Common Characteristics of Adult Dyslexia

Karen LoGiudice, New England Dyslexia Solutions,  ©2008 (Reposted with permission)

Most adult dyslexics will exhibit at least 10 of the following traits and behaviors. These characteristics are often inconsistent, and may vary depending upon the day or situation.


  • man with open laptop computerEmployed in job/position that will hide difficulties or not require dealing with problematic areas.
  • Hides difficulties from co-workers, friends and even family.
  • Becomes frustrated at “planning meetings” and sequential tasks – already has the answer and how to do it.
  • Becomes frustrated or overwhelmed with long forms or sequential processes.
  • Thrives in careers where visual-spatial/kinesthetic talents can be realized: For example – Entrepreneurs, Engineers, Trades (carpentry, plumbing, electrical), Artisans, Interior Decorating, Actors, Musicians, Police/Investigation, Athletes, and Business Executives (usually with staff/assistants).
  • May pass up promotions or advancement opportunities that would require more administrative work.
  • Has difficulty focusing and staying on task – may feel more comfortable managing many different tasks simultaneously.
  • Difficulty with tests – passing standardized tests can be a barrier to career advancement.
  • Highly successful/over achiever, or considered “not working up to potential.” Either way, displays extreme work ethic.
  • May be a perfectionist and overreact when they make a mistake.
  • Out-of-the-box thinker or operates with very strict rules for themselves.
  • Learns best through hands-on experience, demonstrations, experimentation, observation, and visual aids.


  • Highly intuitive – known to have “street smarts.” Is often “dead on” in judging personalities of others.
  • May be able to sense emotions and energy of others.
  • Remembers struggling in school.
  • Frequently have dyslexic children and experience guilt when seeing own child struggle. Insecurities arise while reading to own children or helping them with homework.
  • Easily distracted/annoyed by noises and other things in environment.
  • May appear to “zone out” and be unaware that it is happening.
  • Enjoys video games.
  • Misspeaks, misuses, or mispronounces words without realizing it.
  • May have poor balance or is/was very athletic.
  • May have excellent recall of events that were experienced or not remember at all.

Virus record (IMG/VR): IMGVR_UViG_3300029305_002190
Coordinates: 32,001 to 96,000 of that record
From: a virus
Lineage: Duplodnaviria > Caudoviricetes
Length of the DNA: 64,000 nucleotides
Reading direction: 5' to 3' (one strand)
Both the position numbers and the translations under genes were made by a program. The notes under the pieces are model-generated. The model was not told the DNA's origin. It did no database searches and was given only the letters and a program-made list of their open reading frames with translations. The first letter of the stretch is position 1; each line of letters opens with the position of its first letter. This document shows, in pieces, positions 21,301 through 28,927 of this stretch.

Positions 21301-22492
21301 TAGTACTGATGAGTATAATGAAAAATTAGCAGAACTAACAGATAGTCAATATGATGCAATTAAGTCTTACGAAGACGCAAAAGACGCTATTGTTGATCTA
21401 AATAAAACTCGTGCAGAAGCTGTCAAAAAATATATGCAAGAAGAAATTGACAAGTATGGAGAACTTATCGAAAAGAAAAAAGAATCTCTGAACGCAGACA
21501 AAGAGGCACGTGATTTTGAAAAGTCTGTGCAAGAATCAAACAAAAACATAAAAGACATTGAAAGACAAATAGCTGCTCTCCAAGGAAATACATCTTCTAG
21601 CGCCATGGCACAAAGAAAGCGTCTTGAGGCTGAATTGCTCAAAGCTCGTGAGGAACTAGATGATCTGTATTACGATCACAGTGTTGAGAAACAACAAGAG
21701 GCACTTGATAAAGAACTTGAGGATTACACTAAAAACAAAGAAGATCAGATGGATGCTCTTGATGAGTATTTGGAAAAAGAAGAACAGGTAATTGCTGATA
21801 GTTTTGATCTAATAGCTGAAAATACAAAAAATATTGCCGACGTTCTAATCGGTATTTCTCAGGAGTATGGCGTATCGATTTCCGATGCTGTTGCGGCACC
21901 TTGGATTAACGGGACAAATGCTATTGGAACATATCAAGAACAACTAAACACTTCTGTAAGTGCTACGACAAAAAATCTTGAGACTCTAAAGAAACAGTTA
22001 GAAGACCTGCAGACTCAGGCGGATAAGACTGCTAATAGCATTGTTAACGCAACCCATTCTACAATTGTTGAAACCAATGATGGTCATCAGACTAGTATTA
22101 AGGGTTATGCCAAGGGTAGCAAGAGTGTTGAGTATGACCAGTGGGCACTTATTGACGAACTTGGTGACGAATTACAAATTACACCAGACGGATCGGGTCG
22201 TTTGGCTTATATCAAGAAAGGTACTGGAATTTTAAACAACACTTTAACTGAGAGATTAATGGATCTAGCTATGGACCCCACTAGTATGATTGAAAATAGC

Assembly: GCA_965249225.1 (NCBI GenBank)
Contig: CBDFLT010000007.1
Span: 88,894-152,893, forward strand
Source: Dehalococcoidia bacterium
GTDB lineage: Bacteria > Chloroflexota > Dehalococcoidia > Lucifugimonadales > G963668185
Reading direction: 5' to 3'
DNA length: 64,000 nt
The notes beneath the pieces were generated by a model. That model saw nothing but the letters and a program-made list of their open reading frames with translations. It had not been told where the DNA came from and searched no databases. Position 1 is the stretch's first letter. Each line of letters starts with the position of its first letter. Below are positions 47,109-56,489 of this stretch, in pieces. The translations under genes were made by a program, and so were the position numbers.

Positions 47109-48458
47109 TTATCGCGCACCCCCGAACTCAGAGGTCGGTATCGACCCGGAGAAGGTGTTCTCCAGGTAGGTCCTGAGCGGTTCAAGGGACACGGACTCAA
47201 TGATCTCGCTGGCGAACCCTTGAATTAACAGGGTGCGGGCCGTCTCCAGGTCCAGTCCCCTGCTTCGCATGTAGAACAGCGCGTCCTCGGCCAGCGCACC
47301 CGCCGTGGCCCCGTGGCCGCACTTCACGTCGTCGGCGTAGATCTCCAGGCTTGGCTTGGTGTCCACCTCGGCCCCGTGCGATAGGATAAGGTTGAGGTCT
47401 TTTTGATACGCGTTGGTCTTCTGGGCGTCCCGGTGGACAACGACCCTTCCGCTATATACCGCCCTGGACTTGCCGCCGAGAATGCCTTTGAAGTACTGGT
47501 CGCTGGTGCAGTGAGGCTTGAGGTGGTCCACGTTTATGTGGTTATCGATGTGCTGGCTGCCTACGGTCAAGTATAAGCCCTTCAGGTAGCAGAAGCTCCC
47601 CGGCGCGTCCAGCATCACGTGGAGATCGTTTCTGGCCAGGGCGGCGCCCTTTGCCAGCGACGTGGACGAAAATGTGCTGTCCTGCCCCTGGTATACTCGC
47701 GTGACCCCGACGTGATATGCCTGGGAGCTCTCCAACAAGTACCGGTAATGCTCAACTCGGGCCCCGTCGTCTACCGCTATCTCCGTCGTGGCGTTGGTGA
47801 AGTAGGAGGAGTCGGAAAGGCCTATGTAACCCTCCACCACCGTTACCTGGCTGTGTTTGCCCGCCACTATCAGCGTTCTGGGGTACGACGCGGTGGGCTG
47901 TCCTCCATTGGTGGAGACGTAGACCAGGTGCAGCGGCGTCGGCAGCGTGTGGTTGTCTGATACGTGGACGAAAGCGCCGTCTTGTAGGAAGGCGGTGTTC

• May confuse past conversations or be accused of “not listening.”
  • Difficulty remembering names of people without tricks, but remembers faces.
  • Difficulty remembering verbal instructions or directions.
  • Poor recall of conversations or sequence of events.

Reading, Writing, and Spelling:

  • frustrated woman studyingDifficulty reading unfamiliar fonts.
  • Avoids reading out loud. May dislike public speaking.
  • Will commonly perceive that they “read better silently.”
  • Has adopted compensatory tricks to remember spelling and homonyms (their, there, they’re), or misuses homonyms and has poor or inconsistent/phonetic spelling.
  • Reading fluency and comprehension fluctuates depending upon subject matter.
  • Frequently has to re-read sentences in order to comprehend.
  • Fatigues or becomes bored quickly while reading.
  • Reliance on others (assistants, spouses, significant others) for written correspondence.
  • Uncertainty with words, punctuation, and spelling when writing. Reliance on spell-check and grammar-check.
  • Words out of context look “wrong.”
  • Poor handwriting – masks spelling mistakes.
  • Writes with all capital letters, or mixes capital letters within words. Abbreviates words frequently.

Math, Time Management, Directions:

  • May understand higher math, but can’t show it on paper.
  • May excel at math, or may still rely on tricks for remembering math facts.
  • Relies on calculators or finger counting. May have difficulty with making change.
  • Difficulty with left/right and/or North, South, East, West.
  • Gets lost easily or never forgets a place they’ve been.
  • Difficulty reading maps.